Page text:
Over the past few years, I’ve worked with teams at Nike and Intel, Mozilla as well as smaller startups and open source projects on building tools that helped on board newer and different developers. And we did this work by doing ethnographic interviews. I’ve probably interviewed about 50 developers over the past two years in terms of usability as well as worked with teams of many dozen more. And my goal in this is always to understand workflows, to understand mental models and to understand what’s missing that could improve the developer experience across organizations and across teams. And I’ve noticed a few things that keep coming up in different organizations and in different ways. And I’ll talk about these a little bit more in detail. The first is the idea of rolling your own solution and then assuming that everyone else will grok them. The second is a culture that does not dedicate resources for documentation and I have a feeling that a lot of the folks in this room do not come from cultures like that. But it means that, you know, when there is no…When there are fewer resources for documentation, it means that documentation is everybody’s job and no one’s job. And thus, it doesn’t happen.

Third is this culture that discourages stupid questions. As a design researcher, I loved stupid questions. “Oh, what is an STK?” And not to…not because I’m ignorant, but because I want to hear how you define it. I wanted to hear how folks, how these parts fit together in other people’s minds, because there’s a lot that we can learn from asking stupid questions. And the last factor that I’ve noticed is a very uneven answer to the question who is this for. A lack of strategy and planning in terms of who we think is going to use this product and in what way.

So first, the roll your own. This hits a lot of bumps right away, like, what about users who are different from you and your team. And, you know, one of the clearest examples of this is keyboard shortcuts. If you are an emacs user, you have a different set of keywords short cuts than a Vim user. And this is something that comes up not only in developer tools, but also in accessibility. And the tool that I put together…the tool that I’ve made to counteract this is a coloring sheet and I made some copies that you all can come and get from me. And to what, you know, I guarantee you’ll see things differently if you sit down and with, you know, some colored pencils and color and the keyboard shortcuts that you’re assuming folks are gonna take. And this is something that, you know, when I interview developers they say, you know, “I just want to see like some best practices and a story. I want to see the story of why I would use this.”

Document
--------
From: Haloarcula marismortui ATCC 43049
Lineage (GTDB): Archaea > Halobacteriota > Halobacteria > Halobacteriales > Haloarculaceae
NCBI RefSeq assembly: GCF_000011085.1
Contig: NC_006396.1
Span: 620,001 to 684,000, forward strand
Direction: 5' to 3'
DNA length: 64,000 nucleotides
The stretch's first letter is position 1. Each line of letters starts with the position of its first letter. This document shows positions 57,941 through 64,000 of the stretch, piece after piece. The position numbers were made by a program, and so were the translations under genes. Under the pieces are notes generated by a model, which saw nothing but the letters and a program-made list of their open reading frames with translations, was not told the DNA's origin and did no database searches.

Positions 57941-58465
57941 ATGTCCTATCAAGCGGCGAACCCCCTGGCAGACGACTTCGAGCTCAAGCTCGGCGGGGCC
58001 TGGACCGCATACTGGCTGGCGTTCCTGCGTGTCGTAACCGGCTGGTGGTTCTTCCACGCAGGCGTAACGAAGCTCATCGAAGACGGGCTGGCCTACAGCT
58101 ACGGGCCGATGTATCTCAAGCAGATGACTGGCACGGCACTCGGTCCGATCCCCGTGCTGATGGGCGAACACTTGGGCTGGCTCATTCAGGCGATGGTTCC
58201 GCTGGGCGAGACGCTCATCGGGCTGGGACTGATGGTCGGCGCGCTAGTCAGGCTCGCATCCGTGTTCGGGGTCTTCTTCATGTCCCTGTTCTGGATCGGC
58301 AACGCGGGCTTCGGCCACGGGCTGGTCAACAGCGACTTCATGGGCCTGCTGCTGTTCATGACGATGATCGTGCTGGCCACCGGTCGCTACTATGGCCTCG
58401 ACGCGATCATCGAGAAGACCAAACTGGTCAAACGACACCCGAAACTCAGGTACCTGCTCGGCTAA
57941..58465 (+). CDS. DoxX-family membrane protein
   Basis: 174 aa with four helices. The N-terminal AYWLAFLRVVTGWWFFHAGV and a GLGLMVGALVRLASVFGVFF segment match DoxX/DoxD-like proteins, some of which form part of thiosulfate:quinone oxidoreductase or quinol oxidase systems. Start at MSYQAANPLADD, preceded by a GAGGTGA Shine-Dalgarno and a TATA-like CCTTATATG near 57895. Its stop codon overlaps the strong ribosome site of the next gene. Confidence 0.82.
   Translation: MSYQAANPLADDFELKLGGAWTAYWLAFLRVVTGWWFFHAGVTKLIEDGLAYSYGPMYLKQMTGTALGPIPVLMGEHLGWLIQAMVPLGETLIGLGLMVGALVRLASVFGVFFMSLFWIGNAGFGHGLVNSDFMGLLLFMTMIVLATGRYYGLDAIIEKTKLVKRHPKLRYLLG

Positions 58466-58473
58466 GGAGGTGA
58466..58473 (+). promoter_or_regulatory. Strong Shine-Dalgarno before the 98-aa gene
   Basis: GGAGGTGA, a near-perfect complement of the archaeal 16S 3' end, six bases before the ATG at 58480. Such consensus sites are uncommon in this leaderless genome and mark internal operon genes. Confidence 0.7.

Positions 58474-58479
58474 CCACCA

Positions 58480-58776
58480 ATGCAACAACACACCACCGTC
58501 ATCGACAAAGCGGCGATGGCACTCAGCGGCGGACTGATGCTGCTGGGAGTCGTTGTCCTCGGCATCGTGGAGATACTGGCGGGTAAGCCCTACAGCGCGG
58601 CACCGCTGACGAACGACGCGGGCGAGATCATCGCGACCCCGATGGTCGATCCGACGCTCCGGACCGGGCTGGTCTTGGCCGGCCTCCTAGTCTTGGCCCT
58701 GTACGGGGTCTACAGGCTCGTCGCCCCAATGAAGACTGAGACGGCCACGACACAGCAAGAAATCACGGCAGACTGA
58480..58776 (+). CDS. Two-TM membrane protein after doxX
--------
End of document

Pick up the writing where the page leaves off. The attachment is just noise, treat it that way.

The second aspect and this is something, I’m probably preaching to the choir here but, you know, this lack of resources and urgency around support, community, and documentation. Working with a hardware company recently, I was interviewing developers about how they use the internal APIs. And they would say, you know, I heard this over and over again, “Well, you know, I know the documentation is not great, so I’m just gonna go find the guy who made it.” And it’s like, this is not…this does not scale at all. How do we, you know, if we rely on relationships, this will not scale outside of your building. And there’s also just a lack of scaffolding around documentation, so if somebody does write documentation for a tool that they’ve built, oftentimes, it’s not organized or organized in a standard way and even simple navigation elements, you know, plain old HTML are often very useful in this regard.

And next on this…this little blurb is from the blog coding horror, it’s this question of, if I ask for help or I ask for clarification or even if I ask for more documentation, I had met vulnerability and I risk, you know, looking, you know, looking foolish. And this is something that I don’t have the answer to, and I don’t think any of us individually have the answer to but how do we build a culture that allows folks to point out the holes that they see, allows us to point out weakness in terms of I don’t understand that, that doesn’t make sense to me, rather than, “Oh that looks good, yeah I can totally do that.”

And the last, I’ve noticed is this question of who is this for? And over and over, I will see, you know, I’ll…I’ll work with a team, they have a product that they’re very excited to roll out, you know, they think it’s great, they’ve been using it internally, but when a new set of eyes…when we bring in a new set of eyes, they say, “WelI, don’t really know what this is for or how I would use it in my job like,” or if it’s a, you know, if it’s an API written by C developers, who then when you put it in front of Javascript developers, they say, “I don’t… these calls don’t make sense to me, I don’t understand what these functions are.” You know, how can we both, you know, deliver abstraction and automation, but also deliver, you know, a cohesive set of stories and documentation around it?